SEC Charges Former Football Player For Running $10 Million Fraud

The perpetrators used the funds raised from investors to pay for personal expenses and to repay earlier investors.

The Securities and Exchange Commission (SEC) has charged Merrill Robertson Jr., a former Philadelphia Eagles player, together with Sherman C. Vaughn Jr. and the company they co-owned, Cavalier Union Investments, with defrauding investors.

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According to the SEC, the defendants promised to invest in diversified holdings but diverted nearly $6 million from the more than $10 million they raised from investors to pay for personal expenses and used other funds to repay earlier investors.

Background

Robertson and Vaughn are alleged to have lied about the unregistered debt securities they sold, saying they would yield as much as 20 percent “while providing safety and security for our investors.”  

According to the complaint, the defendants claimed that Cavalier had investment funds operated by experienced investment advisers when it did not have any funds or investment advisers and was functionally insolvent shortly after it was formed.

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The defendants allegedly hid this fact from potential investors and relied on cash from new investors to stay afloat.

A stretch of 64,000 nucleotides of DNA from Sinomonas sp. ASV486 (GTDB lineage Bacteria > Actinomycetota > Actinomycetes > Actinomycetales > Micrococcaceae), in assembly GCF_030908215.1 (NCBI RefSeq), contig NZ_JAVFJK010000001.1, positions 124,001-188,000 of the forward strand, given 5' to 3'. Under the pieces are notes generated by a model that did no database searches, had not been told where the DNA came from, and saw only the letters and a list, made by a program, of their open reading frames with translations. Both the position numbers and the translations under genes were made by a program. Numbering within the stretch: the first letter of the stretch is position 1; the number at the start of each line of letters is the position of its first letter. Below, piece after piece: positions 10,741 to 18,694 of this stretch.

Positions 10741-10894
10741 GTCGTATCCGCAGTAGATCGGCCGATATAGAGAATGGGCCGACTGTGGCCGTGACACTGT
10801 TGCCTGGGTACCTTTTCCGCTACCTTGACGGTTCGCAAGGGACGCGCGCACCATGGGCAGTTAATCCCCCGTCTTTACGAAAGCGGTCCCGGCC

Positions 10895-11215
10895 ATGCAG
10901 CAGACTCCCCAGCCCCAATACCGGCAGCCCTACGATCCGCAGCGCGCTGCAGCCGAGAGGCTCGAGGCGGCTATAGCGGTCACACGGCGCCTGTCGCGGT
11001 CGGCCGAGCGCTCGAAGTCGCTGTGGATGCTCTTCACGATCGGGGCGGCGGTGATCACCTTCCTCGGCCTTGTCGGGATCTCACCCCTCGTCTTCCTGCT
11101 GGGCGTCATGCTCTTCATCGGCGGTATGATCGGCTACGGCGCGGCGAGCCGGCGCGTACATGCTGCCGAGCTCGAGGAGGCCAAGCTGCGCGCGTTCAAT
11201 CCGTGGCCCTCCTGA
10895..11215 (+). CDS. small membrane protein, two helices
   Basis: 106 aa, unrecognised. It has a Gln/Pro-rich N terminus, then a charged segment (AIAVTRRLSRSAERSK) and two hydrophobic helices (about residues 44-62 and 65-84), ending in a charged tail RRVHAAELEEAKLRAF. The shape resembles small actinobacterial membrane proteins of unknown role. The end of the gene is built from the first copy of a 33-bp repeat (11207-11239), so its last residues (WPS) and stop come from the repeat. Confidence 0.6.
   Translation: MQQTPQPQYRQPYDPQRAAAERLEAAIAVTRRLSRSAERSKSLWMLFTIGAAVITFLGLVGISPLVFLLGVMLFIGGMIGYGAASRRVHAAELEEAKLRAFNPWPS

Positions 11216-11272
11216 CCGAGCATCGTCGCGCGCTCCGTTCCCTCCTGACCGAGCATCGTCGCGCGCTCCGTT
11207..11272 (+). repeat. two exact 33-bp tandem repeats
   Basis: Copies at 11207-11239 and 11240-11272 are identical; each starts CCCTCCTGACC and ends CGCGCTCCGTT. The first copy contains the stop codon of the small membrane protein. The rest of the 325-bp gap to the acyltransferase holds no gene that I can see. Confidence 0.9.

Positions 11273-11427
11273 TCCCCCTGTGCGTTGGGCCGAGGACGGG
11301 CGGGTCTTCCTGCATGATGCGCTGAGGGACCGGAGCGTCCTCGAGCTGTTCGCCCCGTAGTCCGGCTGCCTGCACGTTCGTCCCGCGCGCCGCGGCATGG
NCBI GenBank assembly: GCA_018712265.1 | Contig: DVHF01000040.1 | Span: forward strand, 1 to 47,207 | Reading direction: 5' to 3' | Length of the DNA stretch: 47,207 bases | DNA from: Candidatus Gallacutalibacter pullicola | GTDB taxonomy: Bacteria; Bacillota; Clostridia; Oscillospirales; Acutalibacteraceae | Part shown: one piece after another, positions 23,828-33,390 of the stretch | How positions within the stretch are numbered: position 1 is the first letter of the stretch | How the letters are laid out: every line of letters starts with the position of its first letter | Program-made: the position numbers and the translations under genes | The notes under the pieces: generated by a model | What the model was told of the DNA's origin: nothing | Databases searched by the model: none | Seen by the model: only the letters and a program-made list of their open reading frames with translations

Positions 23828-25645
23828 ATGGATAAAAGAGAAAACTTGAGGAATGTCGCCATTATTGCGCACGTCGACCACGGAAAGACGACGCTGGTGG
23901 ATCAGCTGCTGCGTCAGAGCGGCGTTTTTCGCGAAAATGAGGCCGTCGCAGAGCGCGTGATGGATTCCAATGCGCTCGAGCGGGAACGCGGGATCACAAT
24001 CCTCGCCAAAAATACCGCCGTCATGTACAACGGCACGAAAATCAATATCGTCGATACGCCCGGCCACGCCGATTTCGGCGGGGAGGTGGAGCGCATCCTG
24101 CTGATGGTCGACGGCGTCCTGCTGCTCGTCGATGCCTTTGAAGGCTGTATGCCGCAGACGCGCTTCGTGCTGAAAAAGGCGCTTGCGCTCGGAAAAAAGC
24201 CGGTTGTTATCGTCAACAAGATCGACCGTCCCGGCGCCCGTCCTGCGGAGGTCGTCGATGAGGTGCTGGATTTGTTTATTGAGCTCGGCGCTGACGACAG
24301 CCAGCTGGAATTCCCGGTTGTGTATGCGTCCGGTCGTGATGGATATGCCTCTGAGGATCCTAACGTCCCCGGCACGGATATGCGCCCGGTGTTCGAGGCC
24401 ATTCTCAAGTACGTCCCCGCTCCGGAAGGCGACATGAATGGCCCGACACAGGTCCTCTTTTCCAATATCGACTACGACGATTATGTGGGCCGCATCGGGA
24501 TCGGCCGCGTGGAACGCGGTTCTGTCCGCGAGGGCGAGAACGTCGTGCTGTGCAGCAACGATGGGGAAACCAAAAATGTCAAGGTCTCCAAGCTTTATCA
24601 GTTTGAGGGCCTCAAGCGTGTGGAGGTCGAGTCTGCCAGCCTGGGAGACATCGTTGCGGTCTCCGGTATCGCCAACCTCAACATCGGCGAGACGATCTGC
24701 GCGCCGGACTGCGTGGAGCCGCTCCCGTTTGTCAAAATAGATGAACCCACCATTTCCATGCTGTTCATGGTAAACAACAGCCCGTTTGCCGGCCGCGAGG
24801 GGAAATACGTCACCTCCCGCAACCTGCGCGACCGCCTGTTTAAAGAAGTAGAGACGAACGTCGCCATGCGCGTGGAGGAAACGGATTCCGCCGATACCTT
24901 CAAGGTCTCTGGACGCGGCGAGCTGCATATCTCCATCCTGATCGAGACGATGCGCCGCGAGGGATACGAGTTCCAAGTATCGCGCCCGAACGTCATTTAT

The complaint further alleges that Cavalier’s only investments were in restaurants that had all failed by 2014, something the defendants never disclosed as they continued soliciting and accepting investors’ money.  

Sharon B. Binger, Director of the SEC’s Philadelphia Regional Office, said: “Our complaint alleges that Robertson and Vaughn preyed on elderly victims and others who placed their trust in these individuals, only to have their savings stolen. We will continue to aggressively pursue fraudsters who exploit their relationship of trust with victims and promise returns that appear to be too good to be true.”   

The SEC charges Robertson, Vaughn, and Cavalier with violations of the antifraud and registration provisions of the federal securities laws and is seeking permanent injunctions, return of allegedly fraudulent gains and civil penalties.

In a separate case in June this year, Mark Sanchez, a former New York Jets quarterback, along with a number of other professional athletes, was reported to have been duped out of approximately $30 million in a Ponzi-like scheme engineered by investment adviser, Ash Narayan, as reported by Finance Magnates.

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